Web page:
You can also figure out how flexible or motivated a seller is by looking at the number of times they’ve lowered the price—and by how much they’ve dropped it. Less price fluctuation and higher days on market will often mean the seller is either unmotivated or inflexible.
If the seller has been dropping the price significantly, it typically means the opposite. They want to sell and may be willing to take any realistic offer at this point.
Lining up financing
Sellers like to know that you’ll be able to buy the house, so sending a prequalification letter with your offer is a good start. If the seller decides to accept your offer and you’re using a mortgage loan to purchase the home, it’s time to start the full approval process.
Work with your lender to submit the proper documentation and make the underwriting process clean and easy. The mortgage loan process doesn’t typically deviate significantly when purchasing an STR, but keep in mind that you won’t be able to get an FHA loan or other government-backed loans since this will be considered an investment property or your second home.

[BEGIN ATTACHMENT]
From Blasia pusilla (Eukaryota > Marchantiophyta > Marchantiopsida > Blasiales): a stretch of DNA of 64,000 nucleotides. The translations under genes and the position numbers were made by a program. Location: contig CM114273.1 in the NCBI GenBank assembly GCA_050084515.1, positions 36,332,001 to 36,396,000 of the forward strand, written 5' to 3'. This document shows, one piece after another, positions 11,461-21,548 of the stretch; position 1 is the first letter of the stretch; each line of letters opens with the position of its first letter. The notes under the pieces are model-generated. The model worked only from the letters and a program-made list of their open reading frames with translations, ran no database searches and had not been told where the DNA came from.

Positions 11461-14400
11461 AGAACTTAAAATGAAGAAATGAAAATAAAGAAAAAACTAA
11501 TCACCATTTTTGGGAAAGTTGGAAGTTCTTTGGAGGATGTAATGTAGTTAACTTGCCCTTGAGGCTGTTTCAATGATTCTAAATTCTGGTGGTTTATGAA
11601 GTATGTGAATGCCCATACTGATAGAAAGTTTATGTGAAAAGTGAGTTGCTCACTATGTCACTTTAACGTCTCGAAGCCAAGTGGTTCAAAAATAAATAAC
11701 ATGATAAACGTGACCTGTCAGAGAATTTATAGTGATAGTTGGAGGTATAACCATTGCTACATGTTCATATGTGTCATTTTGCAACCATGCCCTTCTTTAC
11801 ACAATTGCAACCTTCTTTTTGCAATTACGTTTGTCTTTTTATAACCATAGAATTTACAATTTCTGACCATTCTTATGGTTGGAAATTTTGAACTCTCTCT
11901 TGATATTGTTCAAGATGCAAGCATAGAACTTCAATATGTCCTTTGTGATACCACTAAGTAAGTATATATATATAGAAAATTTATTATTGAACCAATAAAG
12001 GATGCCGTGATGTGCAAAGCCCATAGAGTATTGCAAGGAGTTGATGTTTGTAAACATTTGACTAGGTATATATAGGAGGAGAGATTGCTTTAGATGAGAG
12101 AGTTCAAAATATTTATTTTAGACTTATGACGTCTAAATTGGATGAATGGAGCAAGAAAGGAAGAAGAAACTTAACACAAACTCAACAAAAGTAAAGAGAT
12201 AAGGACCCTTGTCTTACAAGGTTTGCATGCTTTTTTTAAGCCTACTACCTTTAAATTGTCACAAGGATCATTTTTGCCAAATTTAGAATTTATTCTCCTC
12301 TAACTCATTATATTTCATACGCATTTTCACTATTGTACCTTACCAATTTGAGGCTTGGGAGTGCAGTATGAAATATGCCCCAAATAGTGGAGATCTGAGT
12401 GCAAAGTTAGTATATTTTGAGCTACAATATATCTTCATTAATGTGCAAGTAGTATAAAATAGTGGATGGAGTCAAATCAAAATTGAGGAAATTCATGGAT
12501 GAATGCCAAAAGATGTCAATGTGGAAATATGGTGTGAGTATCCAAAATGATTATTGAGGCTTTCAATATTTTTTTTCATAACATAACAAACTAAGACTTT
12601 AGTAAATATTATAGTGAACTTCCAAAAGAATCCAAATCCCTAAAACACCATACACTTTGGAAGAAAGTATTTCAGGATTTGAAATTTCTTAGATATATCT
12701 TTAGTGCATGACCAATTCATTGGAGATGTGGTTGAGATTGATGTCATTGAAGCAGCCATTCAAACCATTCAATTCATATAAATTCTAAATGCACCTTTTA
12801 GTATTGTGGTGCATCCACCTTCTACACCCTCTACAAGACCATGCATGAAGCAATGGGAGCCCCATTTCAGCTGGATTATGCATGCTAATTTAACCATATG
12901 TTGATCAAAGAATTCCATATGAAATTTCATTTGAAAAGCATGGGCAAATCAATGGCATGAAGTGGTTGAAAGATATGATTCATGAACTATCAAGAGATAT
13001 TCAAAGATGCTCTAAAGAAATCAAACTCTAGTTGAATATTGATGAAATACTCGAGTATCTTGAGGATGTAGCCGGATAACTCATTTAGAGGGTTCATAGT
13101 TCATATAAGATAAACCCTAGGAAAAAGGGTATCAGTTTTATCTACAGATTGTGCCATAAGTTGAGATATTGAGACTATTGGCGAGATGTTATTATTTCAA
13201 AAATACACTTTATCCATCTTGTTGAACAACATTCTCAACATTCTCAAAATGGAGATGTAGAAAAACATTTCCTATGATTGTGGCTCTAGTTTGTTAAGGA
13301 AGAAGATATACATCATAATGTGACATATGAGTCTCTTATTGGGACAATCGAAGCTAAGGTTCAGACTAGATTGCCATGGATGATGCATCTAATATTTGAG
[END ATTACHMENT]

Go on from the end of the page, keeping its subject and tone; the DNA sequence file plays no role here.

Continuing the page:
Due diligence and the road to closing
After your offer is accepted, there is a short window of time, called the due diligence period, in which you can pull out of the deal without sacrificing your earnest money deposit. This is the best time to get the ball rolling on inspections.
General home inspections should do the trick when buying an STR, but if you think you need further inspections, be sure to line those up as well
Closing is the process in which you sign the paperwork, complete the purchase, transfer titles, and get the house keys.
The closing process may vary significantly depending on the state you’re purchasing in. In many states, the buyer brings the attorney. In others, it may be quite different. How this process looks really just depends on where you are.
Once the closing process is complete, it’s time to start making money.
Listing, marketing, and managing your short-term rental
At this point, you should have figured out whether you’ll be using a property management company. If you are, it’s a good time to engage with them and start setting up shop.
Just because you have the property open for booking doesn’t mean it will fill itself. You need to market it. Luckily, platforms like Airbnb and VRBO make this easy to do. The process of listing, marketing, and managing your STR includes:
Preparing and furnishing the property
Before you create the listing, you need to furnish the space and make it livable. And, ideally, you will make it more than livable. Make it a destination.